Long Valley Caldera, a super-volcano which resides in Eastern California, saw a extremely intriguing rapid-fire swarm on June 15-16, 2019. These types of swarms are my favorite and are more prevalent at Yellowstone Caldera in Wyoming than Long Valley Caldera in Cali. This earthquake swarm was spaced into two episodes: one occurring early in the morning local-time on June 15 and the other burst occurred late at night on June 15 as well. I usually label dates/times by UTC, not PST, which is ahead of PST by about 7 hours. This post will contain seismic plots pertaining to this cool earthquake swarm. Please click the title of this post or "read more" to continue...
June 15-16 Rapid-Fire Swarm at LVC
So, this earthquake swarm was pretty interesting! The two buttons above will show you the reported events for this swarm, including both bursts, and the locations of all seismic stations within LVC (Long Valley Caldera). The map image shown above details the caldera boundary and the location of the earthquake swarm. Although this is likely considered one swarm, I will detail this swarm by both bursts of seismicity. Both bursts occurred in the same location, same approximate depth, and carried the same characteristics. However, both bursts were separated by approximately 13 hours or so.
Below are helicorder plots from 4 of the closest seismic stations to this earthquake swarm. You can see both bursts in seismicity quite clearly.
Start of swarm: 12:45UTC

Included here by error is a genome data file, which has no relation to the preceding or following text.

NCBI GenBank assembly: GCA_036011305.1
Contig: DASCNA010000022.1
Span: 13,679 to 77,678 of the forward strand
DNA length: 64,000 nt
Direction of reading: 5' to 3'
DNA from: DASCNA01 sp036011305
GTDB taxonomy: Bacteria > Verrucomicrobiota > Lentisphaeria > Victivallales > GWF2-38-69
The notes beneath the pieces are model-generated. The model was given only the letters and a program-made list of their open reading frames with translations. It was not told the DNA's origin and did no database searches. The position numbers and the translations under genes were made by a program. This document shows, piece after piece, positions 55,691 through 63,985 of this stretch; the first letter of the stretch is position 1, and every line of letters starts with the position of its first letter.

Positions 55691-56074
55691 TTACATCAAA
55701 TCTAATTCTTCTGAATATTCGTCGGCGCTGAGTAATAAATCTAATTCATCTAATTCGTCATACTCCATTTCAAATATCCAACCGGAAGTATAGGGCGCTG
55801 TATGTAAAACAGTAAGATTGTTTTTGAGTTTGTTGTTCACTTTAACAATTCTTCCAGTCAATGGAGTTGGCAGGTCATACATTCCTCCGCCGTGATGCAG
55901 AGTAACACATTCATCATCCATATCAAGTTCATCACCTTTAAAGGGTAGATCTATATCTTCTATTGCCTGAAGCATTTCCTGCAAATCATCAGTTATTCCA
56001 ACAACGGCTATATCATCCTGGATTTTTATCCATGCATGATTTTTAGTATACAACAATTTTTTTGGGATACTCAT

End of swarm: 14:14UTC (Total of 1 hour and 29 minutes, though many of the earthquakes occurred very close together.)
Info: Station used for the plots below for the first burst was MCB, seeing it is much better at recording these events.
Total earthquake count (includes even the tiniest, unreported events): ~93 events of all sizes.
Reported count: 21
Largest reported earthquake of this swarm: M2.8 at 6.0km depth
Largest amplitude: ~320,800 (MCB-HHZ), ~2,100 (MCS-EHZ)
Second burst (June 16, 2019):
Start of swarm: 03:09UTC
End of swarm: 04:02UTC (Total of 53 minutes.)
Info: I had to use MCS for this second burst of swarming, sadly. This is because MCB, the best station to use for this swarm, was seeing some serious background interference during some of this swarm. MCS is a very old station, so the waveforms are going to look a little weird. However, the frequency content on the spectrogram and spectra plots are accurate.
Total earthquake count (includes even the tiniest, unreported events): ~53 events of all sizes.
Reported count: 15
Largest reported earthquake of this swarm: M2.5 at 5.7km depth
Largest amplitude: ~296,000 (MCB-HHZ), ~2,100 (MCS-EHZ)
If you wish to see which earthquakes in the plots below and above were reported, simply go to one of the buttons I provided somewhere above that shows you the USGS earthquake map for Long Valley during this time period. Earthquakes are reported in UTC and the times on the plots are in UTC as well. You can also find the locations of all stations at Long Valley by looking for one of the two buttons I posted in the beginning of this post. Also, I do not detail every single event of the swarm in the plots below. However, I do try to show most of them. Severity is a personal determination, with the April 11, 2018 rapid-fire swarm at Yellowstone acting as a sort of baseline for any major rapid-fire swarm. Severity ranges from minor, to moderate, to major. In rare cases, “extreme” will be used. However, I have not seen a rapid-fire swarm that could ever be labeled as such. But you never know what will happen in the future!
Sadly, no seismic audio is available for swarms at Long Valley. This is because the NCEDC, contrary to the IRIS DMC, does not allow for audio downloads.
This blog page is solely for interesting earthquake swarms that occur in locations other than the ones I already have posted. Pretty much any earthquake swarm I am interested in, that cannot be placed on other pages, will be placed here. Please click the title of each post or "read more" to view each swarm.